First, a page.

CLEVELAND – When Dana McLaughlin, MBA, CMA, started with Medical Service Company (MSC) a dozen years ago, the Cleveland, Ohio-based regional DME had three locations. In 2020, MSC has 35 sites in seven states. The expansion in a competitive bidding era is due to many factors, but McLaughlin puts technology and acquisition as two of the main reasons.
“We’ve always invested in the latest technology,” says McLaughlin, who holds a bachelor’s degree in Accounting from the University of Pittsburgh and an MBA and Masters in Accounting from Lake Erie College. “Sometimes you have to take a little bit of risk to reap a higher reward. We’ve also done a ton of acquisition over my years.”
The portable oxygen concentrator (POC) is one example of technology that the industry was “a little shy” (at least at first) to embrace. MSC took the leap, taking on the extra expense in an effort to bring value and better care to patients. “We made the choice to invest in a large fleet of POCs,” says McLaughlin (pictured at AAHomecare’s Stand Up for Homecare fund raising reception at Medtrade 2019). “We’ve got valuable vendor partnerships, and we decided to bring it to our patients.”
The latest billing and reimbursement technology (some discovered at Medtrade) has contributed to a highly efficient operation. Most recently, MSC introduced and installed a cloud-based voice network that McLaughlin says, “allows us to know the patients. It has a screen pop up when they are calling in. It data mines our system so our customer service reps know who is calling before they answer the phone. We invest in our team as well. We try to make their jobs easier, because it’s all about our people.”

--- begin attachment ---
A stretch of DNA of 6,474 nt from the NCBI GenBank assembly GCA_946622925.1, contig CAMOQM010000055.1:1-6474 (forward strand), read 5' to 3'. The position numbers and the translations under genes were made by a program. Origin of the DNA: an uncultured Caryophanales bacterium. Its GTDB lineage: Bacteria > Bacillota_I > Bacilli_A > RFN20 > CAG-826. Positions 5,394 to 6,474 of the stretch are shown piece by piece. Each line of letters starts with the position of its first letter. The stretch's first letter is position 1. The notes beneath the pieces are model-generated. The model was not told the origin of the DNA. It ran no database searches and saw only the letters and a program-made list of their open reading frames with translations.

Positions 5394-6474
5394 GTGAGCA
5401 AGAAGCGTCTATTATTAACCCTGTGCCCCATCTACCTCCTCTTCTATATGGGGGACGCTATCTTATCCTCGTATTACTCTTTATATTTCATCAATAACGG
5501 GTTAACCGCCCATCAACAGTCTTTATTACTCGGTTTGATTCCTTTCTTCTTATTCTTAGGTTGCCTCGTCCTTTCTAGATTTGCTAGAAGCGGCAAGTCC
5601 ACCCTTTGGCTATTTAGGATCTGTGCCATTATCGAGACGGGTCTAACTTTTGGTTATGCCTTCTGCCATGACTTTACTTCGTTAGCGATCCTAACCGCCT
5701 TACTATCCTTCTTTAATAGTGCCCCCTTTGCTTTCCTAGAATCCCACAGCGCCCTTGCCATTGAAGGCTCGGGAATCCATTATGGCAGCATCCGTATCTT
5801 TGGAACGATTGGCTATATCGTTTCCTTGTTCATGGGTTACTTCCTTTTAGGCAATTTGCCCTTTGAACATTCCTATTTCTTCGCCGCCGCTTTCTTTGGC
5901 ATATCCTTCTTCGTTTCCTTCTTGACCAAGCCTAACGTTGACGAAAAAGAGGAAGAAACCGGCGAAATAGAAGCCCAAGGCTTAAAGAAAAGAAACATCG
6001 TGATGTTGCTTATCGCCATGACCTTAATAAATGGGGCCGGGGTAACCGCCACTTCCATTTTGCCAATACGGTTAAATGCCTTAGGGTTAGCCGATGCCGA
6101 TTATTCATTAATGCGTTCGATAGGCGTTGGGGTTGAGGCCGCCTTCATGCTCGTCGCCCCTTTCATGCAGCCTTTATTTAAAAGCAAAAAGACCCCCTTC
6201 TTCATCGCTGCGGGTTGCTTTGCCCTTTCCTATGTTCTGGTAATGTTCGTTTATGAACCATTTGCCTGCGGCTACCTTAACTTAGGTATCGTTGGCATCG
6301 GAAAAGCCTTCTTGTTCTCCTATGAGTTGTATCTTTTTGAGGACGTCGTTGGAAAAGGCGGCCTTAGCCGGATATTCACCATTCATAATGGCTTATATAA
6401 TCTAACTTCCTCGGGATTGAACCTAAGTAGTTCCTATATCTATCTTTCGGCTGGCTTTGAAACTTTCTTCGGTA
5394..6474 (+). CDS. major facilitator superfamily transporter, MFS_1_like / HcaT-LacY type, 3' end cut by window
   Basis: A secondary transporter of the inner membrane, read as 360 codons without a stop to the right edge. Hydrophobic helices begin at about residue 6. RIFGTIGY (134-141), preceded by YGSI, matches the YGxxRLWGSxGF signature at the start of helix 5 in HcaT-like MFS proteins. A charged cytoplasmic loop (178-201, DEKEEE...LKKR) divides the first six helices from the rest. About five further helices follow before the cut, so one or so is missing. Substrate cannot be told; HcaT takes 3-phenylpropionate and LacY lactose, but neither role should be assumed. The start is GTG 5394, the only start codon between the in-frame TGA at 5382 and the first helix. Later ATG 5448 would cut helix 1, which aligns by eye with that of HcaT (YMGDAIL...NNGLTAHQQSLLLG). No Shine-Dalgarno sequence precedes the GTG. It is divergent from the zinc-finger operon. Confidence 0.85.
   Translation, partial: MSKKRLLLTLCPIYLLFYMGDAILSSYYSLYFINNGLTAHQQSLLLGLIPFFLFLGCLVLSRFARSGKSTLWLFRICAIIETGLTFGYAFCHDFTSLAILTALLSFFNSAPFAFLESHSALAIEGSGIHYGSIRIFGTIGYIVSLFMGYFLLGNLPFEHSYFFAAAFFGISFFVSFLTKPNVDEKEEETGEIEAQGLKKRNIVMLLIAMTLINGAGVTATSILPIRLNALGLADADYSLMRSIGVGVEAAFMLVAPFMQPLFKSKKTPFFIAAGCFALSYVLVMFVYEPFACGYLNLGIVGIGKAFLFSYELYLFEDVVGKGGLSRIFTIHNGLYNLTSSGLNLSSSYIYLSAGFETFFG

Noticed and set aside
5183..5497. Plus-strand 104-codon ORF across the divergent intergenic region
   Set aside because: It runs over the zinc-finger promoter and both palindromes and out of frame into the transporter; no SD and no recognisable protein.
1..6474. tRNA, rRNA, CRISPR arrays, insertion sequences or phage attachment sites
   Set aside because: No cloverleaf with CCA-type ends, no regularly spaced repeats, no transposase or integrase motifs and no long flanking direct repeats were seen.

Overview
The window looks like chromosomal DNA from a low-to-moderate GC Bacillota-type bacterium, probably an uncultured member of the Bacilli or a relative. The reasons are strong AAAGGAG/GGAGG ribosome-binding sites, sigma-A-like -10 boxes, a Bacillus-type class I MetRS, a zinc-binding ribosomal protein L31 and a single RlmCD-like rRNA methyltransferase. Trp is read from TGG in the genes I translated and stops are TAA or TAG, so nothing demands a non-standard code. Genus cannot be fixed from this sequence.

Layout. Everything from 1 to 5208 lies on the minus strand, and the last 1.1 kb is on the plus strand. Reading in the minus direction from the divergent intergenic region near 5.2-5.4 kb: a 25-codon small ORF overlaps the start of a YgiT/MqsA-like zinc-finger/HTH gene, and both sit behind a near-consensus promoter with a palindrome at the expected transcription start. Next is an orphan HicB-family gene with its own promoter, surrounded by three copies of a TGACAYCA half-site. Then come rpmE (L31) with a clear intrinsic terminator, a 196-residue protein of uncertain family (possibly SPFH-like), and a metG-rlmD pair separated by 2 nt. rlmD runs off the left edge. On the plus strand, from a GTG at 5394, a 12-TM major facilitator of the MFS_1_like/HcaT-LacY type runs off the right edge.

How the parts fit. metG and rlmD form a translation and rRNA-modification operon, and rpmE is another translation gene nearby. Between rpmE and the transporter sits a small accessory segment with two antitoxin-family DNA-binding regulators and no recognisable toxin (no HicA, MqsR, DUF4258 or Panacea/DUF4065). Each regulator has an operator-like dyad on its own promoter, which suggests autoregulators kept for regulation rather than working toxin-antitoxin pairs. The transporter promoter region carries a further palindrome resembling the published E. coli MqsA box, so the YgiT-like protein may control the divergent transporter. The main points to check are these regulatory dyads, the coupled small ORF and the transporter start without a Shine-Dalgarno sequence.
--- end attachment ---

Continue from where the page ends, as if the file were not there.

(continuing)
Last year, McLaughlin and Josh Marx, MBA, MSC’s vice president of Business Development, backed up their words by instituting a $15 hourly minimum wage for all full-time employees throughout the organization.
“The wage is really just making a statement that we know that our people are our best resource,” McLaughlin says. “Happy people are able to provide better service. We wanted to make sure every member of our team earned a decent wage to be able to survive in today’s world. You can look at it as an expense, or you could look at it as an investment. As the financial leader for MSC, I’ve always been one who looks at anything we spend on our team as an investment.”
Beyond the numbers, McLaughlin is always gauging the human impact of policies, technologies, and acquisitions. She views adding companies as an opportunity. “I would never term it as stress,” McLaughlin says. “It builds excitement among our team to know we are going to have new markets to serve and gain new members.
“One of the things I am very proud of is we have people from acquisitions that we did 10 years ago still working for us,” McLaughlin continues. “We retain when we do acquisition. We don’t force the MSC way and say ‘This is how we do it.’ It has to be a great cultural fit…Ultimately, we do not take our focus off of the service in Medical Service Company. We never let ourselves lose sight of that, and that means taking care of patients and doing what’s right.”
When she’s not helping to run MSC, McLaughlin and husband Eric (pictured here in the Blue Ridge Mountains just outside of Asheville, N.C.) like to tour on their Indian Motorcycles. “That is my stress relief, that is my joy in life. My husband and I travel to the mountains in western North Carolina at least four or five times a year to ride motorcycles. It’s got to be an Indian Motorcycle.”
Why Indian? McLaughlin cites its “classic beauty” and get up and go. “I like to go fast, and I like that risk,” she confesses. “Indians are known to be a smoother ride than Harleys, but don’t quote me on that. I don’t want to make enemies.” As for close calls, she’s been lucky (and careful) so far. “I have not laid it down yet,” she says. “Knock on wood.”